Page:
"I think this is an incredibly important election," Soon said. "OHA is finally, in my mind, stepping up to the role that was always intended to be the interim step to the formation of a Hawaiian nation. I hope the next board stays on that mission."

• • •

Candidates for OHA
Here is a list of Office of Hawaiian Affairs candidates, including, for those who answered The Advertiser survey, their current job and the top priority they identified for OHA trustees:
State at-large (3 seats)
• Darrow Aiona: Pastor, St. Mark's Episcopal Church.

Top priority: "As a respected united board, I would seek immediate ceded land settlement to carry on OHA's work."

• Rowena Akana: OHA trustee.

Top priority: "Returning to negotiations with the state on a final settlement on ceded lands."

• Roy Benham: Retired federal employee.

Top priority: "Recognition by the U.S. as Native Americans (passage of the Akaka bill)."

• Mike Hanohano: Motor vehicle control inspector, Hawai'i County Police Department.

Top priority: "Try putting Hawaiians on land with affordable housing."

• Adrian Kamali'i: College student and research analyst.

Top priority: "I would rekindle ceded lands negotiations with the state, and urge for a settlement."

• Frankie Kawelo: Did not return questionnaire.
• Demetrius Keliiholokai: Did not return questionnaire. • Charles Nakoa: Retired executive director, Queen Lili'uokalani Children's Center.

Top priority: "A strong team by reviewing/modifying policies and operational procedures."

• Oswald Stender: OHA trustee, real estate consultant/broker.

Top priority: "Federal recognition and settlement of ceded land issue; separation of OHA from the state and the creation of a sovereign trust to serve Hawaiians."

• John Waihe'e IV: OHA trustee.

Top priority: "Fix OHA's financial situation via legislation, economic development, federal funding and intelligent portfolio diversification."

Maui (1 seat)
• Wilmont Kahaialii Jr.: Did not return questionnaire. • George Kaimiola: Self-employed lecturer on Hawaiian history and culture.

Top priority: "Get benefits to beneficiaries and raise standard of living in Hawaiian community."

• Boyd Mossman: Self-employed, Judicial Services Hawaii (dispute resolution).

Top priority: "Defend Hawaiian entitlements while seeking federal recognition or equivalent."

• Robert Wilcox IV: Minister, Church of the First Born "Jesus Christ," hotel security guard.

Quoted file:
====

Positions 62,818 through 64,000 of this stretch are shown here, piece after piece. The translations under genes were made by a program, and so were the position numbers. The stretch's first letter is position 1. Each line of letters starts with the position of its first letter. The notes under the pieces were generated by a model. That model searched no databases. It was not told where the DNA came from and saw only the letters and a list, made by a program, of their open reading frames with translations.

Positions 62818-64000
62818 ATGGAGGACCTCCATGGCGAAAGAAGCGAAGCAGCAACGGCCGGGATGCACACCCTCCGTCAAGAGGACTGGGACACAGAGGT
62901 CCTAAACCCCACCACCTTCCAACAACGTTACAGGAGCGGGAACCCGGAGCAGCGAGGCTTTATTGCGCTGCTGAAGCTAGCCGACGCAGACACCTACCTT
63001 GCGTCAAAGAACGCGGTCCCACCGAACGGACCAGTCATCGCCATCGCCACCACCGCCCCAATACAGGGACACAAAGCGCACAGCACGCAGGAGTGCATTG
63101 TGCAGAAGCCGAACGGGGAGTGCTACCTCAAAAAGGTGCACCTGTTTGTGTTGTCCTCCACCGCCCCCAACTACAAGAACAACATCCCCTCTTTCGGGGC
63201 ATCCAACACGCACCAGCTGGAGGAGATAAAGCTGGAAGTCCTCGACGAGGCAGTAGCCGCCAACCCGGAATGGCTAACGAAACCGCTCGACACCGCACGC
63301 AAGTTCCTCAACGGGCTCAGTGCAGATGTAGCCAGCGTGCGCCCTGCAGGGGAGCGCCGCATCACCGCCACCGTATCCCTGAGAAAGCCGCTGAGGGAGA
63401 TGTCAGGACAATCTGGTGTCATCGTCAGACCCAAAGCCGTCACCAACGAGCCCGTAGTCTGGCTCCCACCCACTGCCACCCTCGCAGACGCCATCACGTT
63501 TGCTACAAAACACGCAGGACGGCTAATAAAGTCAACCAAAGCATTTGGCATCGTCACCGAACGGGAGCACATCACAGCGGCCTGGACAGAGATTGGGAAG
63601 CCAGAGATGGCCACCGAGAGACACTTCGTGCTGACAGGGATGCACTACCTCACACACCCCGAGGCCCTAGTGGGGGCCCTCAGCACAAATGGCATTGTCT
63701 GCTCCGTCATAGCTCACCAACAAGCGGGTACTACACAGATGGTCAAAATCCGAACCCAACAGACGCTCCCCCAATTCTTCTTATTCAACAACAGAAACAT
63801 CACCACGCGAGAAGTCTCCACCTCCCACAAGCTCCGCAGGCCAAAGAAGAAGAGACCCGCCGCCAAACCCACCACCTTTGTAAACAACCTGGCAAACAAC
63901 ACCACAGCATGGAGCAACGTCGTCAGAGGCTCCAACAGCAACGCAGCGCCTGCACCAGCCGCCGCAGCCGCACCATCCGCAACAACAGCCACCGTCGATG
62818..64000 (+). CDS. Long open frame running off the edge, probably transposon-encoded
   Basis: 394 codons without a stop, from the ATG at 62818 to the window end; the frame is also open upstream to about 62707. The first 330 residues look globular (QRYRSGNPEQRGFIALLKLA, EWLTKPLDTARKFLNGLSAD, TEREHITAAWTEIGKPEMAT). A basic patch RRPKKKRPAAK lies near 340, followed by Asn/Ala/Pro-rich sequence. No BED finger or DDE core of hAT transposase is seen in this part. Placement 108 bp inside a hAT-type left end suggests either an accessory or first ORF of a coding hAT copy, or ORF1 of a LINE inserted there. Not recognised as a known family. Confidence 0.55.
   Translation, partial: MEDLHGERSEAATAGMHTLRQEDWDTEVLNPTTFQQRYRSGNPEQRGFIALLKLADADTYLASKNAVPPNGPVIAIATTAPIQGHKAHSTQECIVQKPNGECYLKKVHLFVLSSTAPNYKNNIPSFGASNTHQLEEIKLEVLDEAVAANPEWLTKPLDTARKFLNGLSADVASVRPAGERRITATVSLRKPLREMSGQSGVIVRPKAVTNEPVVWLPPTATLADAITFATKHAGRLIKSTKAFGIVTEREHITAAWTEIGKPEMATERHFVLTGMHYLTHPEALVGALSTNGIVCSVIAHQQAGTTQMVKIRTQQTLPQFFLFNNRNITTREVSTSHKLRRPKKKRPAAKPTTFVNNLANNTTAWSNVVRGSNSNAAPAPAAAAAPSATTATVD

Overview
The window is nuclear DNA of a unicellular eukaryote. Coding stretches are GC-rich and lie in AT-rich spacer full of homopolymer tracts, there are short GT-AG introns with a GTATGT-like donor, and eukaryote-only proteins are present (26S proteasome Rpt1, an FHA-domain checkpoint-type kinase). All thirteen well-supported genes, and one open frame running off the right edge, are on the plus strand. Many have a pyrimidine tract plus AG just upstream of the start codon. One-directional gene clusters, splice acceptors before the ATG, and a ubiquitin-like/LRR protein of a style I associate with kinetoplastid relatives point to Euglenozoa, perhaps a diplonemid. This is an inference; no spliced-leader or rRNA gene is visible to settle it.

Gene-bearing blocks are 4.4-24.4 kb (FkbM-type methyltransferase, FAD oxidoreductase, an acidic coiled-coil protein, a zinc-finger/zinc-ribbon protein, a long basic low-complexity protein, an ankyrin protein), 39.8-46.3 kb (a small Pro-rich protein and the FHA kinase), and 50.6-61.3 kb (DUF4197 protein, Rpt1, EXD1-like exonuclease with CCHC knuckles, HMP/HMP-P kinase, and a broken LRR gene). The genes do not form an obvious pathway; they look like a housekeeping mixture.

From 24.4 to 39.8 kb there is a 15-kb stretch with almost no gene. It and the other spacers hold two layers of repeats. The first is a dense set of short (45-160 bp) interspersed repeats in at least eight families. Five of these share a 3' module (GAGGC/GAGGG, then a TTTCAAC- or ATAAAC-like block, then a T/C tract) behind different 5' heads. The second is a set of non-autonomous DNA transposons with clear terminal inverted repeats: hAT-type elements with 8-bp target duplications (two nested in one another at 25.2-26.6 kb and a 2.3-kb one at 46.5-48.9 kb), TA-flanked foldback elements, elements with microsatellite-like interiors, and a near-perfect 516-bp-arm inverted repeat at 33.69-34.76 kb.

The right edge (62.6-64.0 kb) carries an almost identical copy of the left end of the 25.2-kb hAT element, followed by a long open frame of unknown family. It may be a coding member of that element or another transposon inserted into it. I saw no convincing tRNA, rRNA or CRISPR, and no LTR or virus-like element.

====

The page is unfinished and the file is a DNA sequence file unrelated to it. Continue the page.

Top priority: "Homes for Hawaiians."

O'ahu (1 seat)
• Louis "Buzzy" Agard: Aide to OHA trustee Charles Ota.

Top priority: "To pursue the resumption of ceded lands money now being held."

• Dante Carpenter: Legislative engineering and planning consultant.

Top priority: "Legislation establishing entitlement definition of, and allocation for, funds due from ceded trust."

• A.K.U. "Tony" Chang: Attorney.

Top priority: "Pursue ceded lands claims and expand revenues for program development."

• Jerry Freeman: Security officer.

Top priority: "To unite the Hawaiian people as one."

• Leona Kalima: OHA housing and community development specialist.

Top priority: "Restoration of ceded land revenue and inventory. Recognition, federal and international. Funds for Hawaiian needs."

• Orrin Kupau: Self-employed, part-time employee with Friends of Iolani Palace.

Top priority: Diversify OHA revenue stream and finally unify all Hawaiians, once and for all."

• M. Kehaulani Rezentes: Political science graduate student, University of Hawai'i at Manoa; researcher, Kia'i 'Aina Project.

Top priority: "A comprehensive inventory of ceded lands."

• Charles Rose: Retired police captain, retired investigator for public defender.

Top priority: "Encourage the formation of our governmental entity, with OHA providing the necessary funding."

• Marion Shim: retired OHA trustee aide.

Top priority: "The coalescing of Hawaiian leaders and organizations to work on self-governance with one voice."